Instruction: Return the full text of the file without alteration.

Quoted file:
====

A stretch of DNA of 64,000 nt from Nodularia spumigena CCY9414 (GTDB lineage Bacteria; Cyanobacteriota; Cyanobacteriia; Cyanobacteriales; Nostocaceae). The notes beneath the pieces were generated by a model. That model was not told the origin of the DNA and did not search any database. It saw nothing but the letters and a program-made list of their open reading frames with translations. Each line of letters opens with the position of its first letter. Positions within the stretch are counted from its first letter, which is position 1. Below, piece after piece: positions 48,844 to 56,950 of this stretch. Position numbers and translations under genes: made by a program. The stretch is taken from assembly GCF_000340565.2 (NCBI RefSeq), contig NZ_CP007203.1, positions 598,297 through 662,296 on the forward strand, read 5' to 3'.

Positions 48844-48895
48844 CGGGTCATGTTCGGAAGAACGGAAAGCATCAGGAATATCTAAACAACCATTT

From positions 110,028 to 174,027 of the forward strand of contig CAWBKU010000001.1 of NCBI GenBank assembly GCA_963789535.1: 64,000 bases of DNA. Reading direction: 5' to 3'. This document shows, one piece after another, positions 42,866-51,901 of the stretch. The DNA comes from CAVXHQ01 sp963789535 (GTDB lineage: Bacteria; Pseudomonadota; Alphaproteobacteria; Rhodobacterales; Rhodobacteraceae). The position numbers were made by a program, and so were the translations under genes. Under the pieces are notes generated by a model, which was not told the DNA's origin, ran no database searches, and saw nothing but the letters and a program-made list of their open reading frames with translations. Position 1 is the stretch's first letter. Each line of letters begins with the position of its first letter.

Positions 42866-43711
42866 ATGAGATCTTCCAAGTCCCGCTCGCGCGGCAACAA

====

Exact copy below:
A stretch of DNA of 64,000 nt from Nodularia spumigena CCY9414 (GTDB lineage Bacteria; Cyanobacteriota; Cyanobacteriia; Cyanobacteriales; Nostocaceae). The notes beneath the pieces were generated by a model. That model was not told the origin of the DNA and did not search any database. It saw nothing but the letters and a program-made list of their open reading frames with translations. Each line of letters opens with the position of its first letter. Positions within the stretch are counted from its first letter, which is position 1. Below, piece after piece: positions 48,844 to 56,950 of this stretch. Position numbers and translations under genes: made by a program. The stretch is taken from assembly GCF_000340565.2 (NCBI RefSeq), contig NZ_CP007203.1, positions 598,297 through 662,296 on the forward strand, read 5' to 3'.

Positions 48844-48895
48844 CGGGTCATGTTCGGAAGAACGGAAAGCATCAGGAATATCTAAACAACCATTT

From positions 110,028 to 174,027 of the forward strand of contig CAWBKU010000001.1 of NCBI GenBank assembly GCA_963789535.1: 64,000 bases of DNA. Reading direction: 5' to 3'. This document shows, one piece after another, positions 42,866-51,901 of the stretch. The DNA comes from CAVXHQ01 sp963789535 (GTDB lineage: Bacteria; Pseudomonadota; Alphaproteobacteria; Rhodobacterales; Rhodobacteraceae). The position numbers were made by a program, and so were the translations under genes. Under the pieces are notes generated by a model, which was not told the DNA's origin, ran no database searches, and saw nothing but the letters and a program-made list of their open reading frames with translations. Position 1 is the stretch's first letter. Each line of letters begins with the position of its first letter.

Positions 42866-43711
42866 ATGAGATCTTCCAAGTCCCGCTCGCGCGGCAACAA